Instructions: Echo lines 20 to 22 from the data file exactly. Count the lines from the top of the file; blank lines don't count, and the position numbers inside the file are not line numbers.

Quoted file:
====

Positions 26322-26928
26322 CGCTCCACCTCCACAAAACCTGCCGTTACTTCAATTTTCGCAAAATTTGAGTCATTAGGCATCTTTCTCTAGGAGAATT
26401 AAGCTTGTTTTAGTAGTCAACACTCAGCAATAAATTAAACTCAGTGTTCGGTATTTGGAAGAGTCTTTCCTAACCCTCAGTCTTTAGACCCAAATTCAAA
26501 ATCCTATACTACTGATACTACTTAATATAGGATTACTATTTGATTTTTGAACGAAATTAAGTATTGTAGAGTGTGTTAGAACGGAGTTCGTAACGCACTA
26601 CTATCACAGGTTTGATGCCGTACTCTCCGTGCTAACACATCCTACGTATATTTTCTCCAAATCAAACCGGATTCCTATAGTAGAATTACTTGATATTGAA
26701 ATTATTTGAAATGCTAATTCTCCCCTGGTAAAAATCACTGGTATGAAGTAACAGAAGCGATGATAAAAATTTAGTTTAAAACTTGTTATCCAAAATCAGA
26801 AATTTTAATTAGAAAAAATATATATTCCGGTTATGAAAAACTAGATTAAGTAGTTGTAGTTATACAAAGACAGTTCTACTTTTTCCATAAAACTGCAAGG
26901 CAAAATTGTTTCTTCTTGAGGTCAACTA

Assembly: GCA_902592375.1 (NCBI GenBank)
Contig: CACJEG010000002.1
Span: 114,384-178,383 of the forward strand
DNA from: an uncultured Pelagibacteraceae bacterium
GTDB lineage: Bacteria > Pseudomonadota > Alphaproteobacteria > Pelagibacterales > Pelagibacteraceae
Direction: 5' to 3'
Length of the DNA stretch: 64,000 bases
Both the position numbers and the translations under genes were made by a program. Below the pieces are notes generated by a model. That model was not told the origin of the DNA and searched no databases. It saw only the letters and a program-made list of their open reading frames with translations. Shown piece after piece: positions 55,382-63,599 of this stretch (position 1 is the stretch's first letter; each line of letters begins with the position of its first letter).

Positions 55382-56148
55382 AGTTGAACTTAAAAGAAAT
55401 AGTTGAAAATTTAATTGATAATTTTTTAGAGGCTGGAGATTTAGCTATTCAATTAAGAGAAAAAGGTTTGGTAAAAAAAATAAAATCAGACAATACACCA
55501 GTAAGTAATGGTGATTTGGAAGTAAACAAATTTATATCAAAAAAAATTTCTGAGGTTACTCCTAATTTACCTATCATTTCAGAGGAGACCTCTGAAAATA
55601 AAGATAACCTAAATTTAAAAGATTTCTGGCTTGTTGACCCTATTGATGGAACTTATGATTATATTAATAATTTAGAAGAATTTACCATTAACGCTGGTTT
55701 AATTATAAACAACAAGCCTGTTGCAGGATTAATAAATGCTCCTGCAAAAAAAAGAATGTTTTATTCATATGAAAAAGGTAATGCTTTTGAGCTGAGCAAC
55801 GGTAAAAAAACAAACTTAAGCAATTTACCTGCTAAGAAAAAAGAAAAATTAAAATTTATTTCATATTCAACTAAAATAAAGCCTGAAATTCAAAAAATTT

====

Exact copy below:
55501 GTAAGTAATGGTGATTTGGAAGTAAACAAATTTATATCAAAAAAAATTTCTGAGGTTACTCCTAATTTACCTATCATTTCAGAGGAGACCTCTGAAAATA
55601 AAGATAACCTAAATTTAAAAGATTTCTGGCTTGTTGACCCTATTGATGGAACTTATGATTATATTAATAATTTAGAAGAATTTACCATTAACGCTGGTTT
55701 AATTATAAACAACAAGCCTGTTGCAGGATTAATAAATGCTCCTGCAAAAAAAAGAATGTTTTATTCATATGAAAAAGGTAATGCTTTTGAGCTGAGCAAC